Ayesha might still be alive in South America, so an eighty-year-old Janni sets off to kill her. Again. Her family think she's crazy, as do her friends in the league of villains. She is, though, taking allies. The most impressive one is Hugo Hercules, a short-lived comic strip character from seventeen weekly strips in the Chicago Tribune that started in September 1902. Obscure? Hell, yes, but he's also considered the earliest superhero fiction comic. Moore's version has super-strength and a history of killing people for money, but he's also good-natured, simple and likeable.
Janni's other allies include the ghosts of all her dead friends and family. She has a brain tumour and she sometimes talks to them.
I love this story. I was luke-warm about Century's immortals, but this is the flip side of that. This finale is why I said the Nemo trilogy was the best part of the League. Remember also that Janni's refused two offers of immortality from that African pool. Other League members went on living forever (and didn't enjoy it), but the Nemos have aged, had children, died and been succeeded by them. Generational stories are powerful. Incidentally, that theme includes Hugo Hercules. Metaphorically, he's the father of all superheroes... and literally, wonderfully, he's the father of Desperate Dan. Yes, from The Dandy. The one who lives in Cactusville and eats cow pies.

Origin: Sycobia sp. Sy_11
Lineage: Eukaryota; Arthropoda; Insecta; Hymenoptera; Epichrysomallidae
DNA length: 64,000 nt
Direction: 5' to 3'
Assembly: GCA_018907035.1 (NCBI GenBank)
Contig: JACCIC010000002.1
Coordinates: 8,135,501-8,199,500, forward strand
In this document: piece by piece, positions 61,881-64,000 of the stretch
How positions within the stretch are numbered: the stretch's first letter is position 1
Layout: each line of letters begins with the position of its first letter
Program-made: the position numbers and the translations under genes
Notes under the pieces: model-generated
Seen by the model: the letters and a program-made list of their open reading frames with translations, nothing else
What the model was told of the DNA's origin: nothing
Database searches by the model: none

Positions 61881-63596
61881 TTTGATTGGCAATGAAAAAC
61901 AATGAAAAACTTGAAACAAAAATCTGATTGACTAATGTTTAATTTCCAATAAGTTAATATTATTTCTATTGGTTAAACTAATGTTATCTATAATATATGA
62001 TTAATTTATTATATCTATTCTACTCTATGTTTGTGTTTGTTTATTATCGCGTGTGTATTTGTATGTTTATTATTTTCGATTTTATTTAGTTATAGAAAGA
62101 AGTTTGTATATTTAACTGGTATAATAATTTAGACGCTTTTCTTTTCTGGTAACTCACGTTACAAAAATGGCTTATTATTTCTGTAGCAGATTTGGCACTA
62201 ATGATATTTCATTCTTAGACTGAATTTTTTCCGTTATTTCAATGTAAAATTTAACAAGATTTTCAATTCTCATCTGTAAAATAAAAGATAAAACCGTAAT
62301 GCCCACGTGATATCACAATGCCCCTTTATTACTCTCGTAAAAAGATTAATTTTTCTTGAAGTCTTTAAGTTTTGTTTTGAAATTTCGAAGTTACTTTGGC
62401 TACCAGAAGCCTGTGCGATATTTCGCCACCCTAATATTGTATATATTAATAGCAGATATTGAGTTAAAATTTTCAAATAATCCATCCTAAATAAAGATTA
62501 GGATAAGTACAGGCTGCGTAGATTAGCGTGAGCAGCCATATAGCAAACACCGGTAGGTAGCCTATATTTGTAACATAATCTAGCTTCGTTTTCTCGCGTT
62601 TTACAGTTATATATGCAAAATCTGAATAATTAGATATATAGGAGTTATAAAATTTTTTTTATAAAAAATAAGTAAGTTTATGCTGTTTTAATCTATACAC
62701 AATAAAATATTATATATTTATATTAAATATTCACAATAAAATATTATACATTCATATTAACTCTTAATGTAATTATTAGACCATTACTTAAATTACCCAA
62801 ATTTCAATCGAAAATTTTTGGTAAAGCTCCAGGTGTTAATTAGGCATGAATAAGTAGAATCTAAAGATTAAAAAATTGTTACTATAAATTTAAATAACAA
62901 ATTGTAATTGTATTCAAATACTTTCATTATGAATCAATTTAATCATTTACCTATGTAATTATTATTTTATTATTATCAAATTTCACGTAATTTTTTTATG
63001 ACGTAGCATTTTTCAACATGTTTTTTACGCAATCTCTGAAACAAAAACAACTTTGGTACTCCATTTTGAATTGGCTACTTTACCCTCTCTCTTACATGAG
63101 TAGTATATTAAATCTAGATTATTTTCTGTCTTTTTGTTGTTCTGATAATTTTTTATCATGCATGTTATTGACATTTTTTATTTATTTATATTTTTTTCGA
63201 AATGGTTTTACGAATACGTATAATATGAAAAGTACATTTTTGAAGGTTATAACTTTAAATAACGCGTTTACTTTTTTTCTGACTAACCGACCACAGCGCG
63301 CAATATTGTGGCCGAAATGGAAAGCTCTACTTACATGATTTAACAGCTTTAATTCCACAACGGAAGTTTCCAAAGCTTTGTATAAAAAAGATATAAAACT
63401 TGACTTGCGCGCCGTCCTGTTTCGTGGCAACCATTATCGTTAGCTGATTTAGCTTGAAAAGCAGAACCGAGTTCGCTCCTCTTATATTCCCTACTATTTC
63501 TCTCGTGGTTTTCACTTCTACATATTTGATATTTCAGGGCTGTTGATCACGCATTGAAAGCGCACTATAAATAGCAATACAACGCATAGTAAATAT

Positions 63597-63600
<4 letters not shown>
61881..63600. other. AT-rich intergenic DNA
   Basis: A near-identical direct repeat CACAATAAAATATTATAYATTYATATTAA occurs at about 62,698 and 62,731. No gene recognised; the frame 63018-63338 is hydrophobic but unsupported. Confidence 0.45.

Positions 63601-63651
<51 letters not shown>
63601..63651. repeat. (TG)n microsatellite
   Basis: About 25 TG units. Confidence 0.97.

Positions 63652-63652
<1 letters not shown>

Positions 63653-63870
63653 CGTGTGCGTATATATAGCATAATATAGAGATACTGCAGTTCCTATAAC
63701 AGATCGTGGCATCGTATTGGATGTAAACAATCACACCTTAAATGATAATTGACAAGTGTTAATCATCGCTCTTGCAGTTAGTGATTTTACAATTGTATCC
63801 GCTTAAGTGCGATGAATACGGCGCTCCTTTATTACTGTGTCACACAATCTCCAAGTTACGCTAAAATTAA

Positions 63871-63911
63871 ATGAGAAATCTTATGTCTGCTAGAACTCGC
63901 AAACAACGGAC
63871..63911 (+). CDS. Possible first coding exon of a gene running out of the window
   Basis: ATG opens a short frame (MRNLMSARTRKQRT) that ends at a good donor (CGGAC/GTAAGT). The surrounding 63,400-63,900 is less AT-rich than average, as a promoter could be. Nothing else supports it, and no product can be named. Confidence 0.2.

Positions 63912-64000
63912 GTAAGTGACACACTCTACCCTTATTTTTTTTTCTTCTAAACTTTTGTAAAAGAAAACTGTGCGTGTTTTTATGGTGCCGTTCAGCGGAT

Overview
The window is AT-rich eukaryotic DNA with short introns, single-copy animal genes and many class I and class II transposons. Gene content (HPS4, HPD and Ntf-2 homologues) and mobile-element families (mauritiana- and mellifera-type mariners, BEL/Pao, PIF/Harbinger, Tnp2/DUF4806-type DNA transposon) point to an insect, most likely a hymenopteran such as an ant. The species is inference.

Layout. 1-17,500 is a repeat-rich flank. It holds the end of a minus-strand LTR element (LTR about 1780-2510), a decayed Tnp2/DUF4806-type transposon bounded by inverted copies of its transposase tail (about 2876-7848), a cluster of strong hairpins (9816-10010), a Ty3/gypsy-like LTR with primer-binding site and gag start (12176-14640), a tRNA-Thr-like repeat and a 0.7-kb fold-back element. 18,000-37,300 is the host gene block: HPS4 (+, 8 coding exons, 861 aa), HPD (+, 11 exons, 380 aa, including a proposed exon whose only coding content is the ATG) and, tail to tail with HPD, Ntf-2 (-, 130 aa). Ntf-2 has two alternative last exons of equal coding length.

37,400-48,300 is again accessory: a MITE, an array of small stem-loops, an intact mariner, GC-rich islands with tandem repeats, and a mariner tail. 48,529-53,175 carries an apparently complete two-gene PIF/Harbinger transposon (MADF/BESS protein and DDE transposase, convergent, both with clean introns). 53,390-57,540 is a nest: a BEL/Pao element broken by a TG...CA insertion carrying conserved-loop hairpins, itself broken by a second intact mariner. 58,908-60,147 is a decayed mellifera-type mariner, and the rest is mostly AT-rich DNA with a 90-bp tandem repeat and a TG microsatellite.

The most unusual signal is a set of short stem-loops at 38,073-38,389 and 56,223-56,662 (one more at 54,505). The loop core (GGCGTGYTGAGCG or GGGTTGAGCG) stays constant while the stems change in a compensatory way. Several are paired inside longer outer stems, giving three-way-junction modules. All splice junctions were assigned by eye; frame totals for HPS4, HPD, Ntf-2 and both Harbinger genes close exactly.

I love Moore's mix of sources. In addition to his heroes, there's The Lost World, The Creature from the Black Lagoon, The Boys from Brazil and more. There's an army of buxom fetish Nazi girls ("bikinitrons"), yet Moore and O'Neill are comparatively restrained with the naked tit count.
In this trilogy, Moore's retreated from the artistically lofty, less plot-driven ambitions of Century and plunged back into pulp and all the conventions of boys' adventure comics... resulting in, for me, greater emotional depth. The Nemo family is great, especially Janni. They're ultra-violent pirates whose idea of "an eye for an eye" will cost you your head and probably also those of everyone else in the building. I love the eponymous ghosts. I love Hugo Hercules.
It's a cool adventure, but it's also deeper than that. It's funny and moving, with an ending that makes it special.